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Thailand’s Military Junta Uses Lese Majeste Laws to Order Arrests

 Protesters hold up a banner demanding a reform in Article 112 or the Lese Majeste (anti-royal insult) law.

Protesters hold up a banner demanding a reform in Article 112 or the Lese Majeste (anti-royal insult) law.

BANGKOK –  Thailand’s military junta on Monday ordered more than 20 lese majeste suspects to report themselves to the military junta or face being tried in military courts for failing to show instead of the Criminal Court.

Army deputy spokesman Col Winthai Suvaree suggested suspects comply with the National Council for Peace and Order’s (NCPO) summons.

Those who refuse to show up would be considered to be defying the NPCO’s orders. Their cases would be prosecuted in military courts instead of the Criminal Court, he said.

The lese majeste suspects include Jakrapob Penkair, a core red-shirt member and former Prime Minister’s Office minister in the Thaksin Shinawatra government, who is now living in exile in Cambodia.

Other prominent figures are former Chulalongkorn University lecturer Giles “Ji” Ungpakorn, former vocational student activist Ekkapob Luara, alias “Tang Acheeva”, and red-shirt Chatwadee “Rose” Amornpat.

Col Winthai said the suspects were required to report in to the NCPO at the Army Club in the Thewes area under the junta’s 49th announcement issued late on Wednesday night.

The announcement was in response to dozens of complaints made to the NCPO’s complaint centre and military junta head Prayuth Chan-ocha about slow progress in cracking down on lese majeste law violations.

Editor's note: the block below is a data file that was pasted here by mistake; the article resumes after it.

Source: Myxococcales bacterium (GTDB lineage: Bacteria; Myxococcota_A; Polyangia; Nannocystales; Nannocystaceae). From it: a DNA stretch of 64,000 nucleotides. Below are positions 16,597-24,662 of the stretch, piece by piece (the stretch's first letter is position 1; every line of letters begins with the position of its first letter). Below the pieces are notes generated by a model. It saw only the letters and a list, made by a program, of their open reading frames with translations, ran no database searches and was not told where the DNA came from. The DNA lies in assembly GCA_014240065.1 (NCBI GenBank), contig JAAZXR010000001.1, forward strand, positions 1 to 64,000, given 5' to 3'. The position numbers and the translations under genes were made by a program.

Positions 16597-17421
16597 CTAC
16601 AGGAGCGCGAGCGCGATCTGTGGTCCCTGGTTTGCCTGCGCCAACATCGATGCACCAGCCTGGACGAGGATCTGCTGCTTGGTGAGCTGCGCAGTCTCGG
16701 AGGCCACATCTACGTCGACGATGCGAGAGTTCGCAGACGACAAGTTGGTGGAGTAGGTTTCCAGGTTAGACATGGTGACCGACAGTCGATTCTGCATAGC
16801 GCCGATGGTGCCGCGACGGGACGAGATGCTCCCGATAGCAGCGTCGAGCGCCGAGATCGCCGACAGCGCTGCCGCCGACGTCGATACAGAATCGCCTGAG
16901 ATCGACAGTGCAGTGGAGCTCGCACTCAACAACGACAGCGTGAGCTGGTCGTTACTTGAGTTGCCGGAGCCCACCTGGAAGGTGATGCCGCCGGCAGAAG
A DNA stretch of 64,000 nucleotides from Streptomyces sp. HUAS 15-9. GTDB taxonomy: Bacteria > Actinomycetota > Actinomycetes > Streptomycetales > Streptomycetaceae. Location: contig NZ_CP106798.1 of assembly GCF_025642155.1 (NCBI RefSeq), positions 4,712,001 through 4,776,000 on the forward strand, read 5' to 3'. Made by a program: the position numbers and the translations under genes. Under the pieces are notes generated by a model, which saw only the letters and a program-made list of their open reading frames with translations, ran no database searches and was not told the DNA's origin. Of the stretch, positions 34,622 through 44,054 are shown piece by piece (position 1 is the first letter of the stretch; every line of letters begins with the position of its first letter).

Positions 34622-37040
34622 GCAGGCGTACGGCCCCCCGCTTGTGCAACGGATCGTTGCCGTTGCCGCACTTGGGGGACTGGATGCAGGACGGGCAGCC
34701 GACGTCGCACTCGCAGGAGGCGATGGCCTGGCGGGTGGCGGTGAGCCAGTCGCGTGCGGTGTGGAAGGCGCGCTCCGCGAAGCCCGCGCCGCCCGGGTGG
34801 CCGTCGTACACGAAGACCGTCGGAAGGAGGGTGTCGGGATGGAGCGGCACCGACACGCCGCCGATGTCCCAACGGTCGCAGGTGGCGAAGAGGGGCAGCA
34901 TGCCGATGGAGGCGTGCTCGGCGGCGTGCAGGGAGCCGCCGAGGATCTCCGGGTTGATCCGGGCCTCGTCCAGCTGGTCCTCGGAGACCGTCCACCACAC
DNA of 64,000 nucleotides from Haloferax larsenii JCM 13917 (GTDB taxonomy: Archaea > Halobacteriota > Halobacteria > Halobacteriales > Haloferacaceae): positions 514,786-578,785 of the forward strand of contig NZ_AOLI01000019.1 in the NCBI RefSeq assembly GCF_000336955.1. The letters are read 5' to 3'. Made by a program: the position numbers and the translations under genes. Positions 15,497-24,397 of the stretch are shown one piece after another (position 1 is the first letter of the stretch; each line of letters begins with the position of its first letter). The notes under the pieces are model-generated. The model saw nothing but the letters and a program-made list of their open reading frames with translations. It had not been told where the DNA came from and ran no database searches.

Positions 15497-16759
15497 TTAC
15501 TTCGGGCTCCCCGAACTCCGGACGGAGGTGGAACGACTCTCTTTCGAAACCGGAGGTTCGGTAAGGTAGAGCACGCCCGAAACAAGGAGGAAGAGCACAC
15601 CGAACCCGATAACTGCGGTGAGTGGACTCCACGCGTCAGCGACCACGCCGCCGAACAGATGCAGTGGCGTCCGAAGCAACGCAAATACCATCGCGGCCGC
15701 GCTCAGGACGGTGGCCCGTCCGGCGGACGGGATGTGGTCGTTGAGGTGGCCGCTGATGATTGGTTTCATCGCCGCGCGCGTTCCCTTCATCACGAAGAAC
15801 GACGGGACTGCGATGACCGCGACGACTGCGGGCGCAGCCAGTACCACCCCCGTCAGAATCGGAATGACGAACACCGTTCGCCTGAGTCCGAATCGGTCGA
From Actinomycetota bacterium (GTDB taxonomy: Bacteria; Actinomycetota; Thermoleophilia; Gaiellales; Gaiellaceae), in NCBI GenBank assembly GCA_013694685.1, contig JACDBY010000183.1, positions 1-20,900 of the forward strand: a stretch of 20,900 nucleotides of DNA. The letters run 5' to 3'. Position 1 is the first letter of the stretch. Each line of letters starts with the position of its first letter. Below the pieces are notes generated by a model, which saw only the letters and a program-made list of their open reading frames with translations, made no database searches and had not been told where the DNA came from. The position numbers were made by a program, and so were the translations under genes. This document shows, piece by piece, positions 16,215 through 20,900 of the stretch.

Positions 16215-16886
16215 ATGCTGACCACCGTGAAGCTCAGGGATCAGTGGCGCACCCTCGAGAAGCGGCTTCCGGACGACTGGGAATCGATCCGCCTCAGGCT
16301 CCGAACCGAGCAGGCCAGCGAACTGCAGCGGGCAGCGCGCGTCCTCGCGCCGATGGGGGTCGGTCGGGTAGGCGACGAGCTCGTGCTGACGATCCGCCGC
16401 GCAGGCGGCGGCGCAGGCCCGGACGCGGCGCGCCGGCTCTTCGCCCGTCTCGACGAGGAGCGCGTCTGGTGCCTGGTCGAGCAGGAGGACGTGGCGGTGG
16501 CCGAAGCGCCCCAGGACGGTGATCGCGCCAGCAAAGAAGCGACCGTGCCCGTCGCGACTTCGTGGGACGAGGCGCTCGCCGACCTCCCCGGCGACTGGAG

Col Winthai said the NCPO was consulting legal experts on how to take legal action against the suspects who live overseas.

Meanwhile, Gen Prayuth has ordered Lt Gen Theerachai Nakwanich, of the 1st Army Area, to mobilise security forces to track down suspects who are still at large in Thailand. Some of the suspects have refused requests to report in.

Deputy commissioner of the Thai Royal Police Pol Gen Aek Angsananon said police are stepping up their hunt for Mr Ekkapob and Wutthipong “Koh Tee” Kochthammakhun, who are also lese majeste suspects.

By Wassana Nanuam

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Posted by on Jun 6 2014. Filed under Thailand Politics. You can follow any responses to this entry through the RSS 2.0. Both comments and pings are currently closed.
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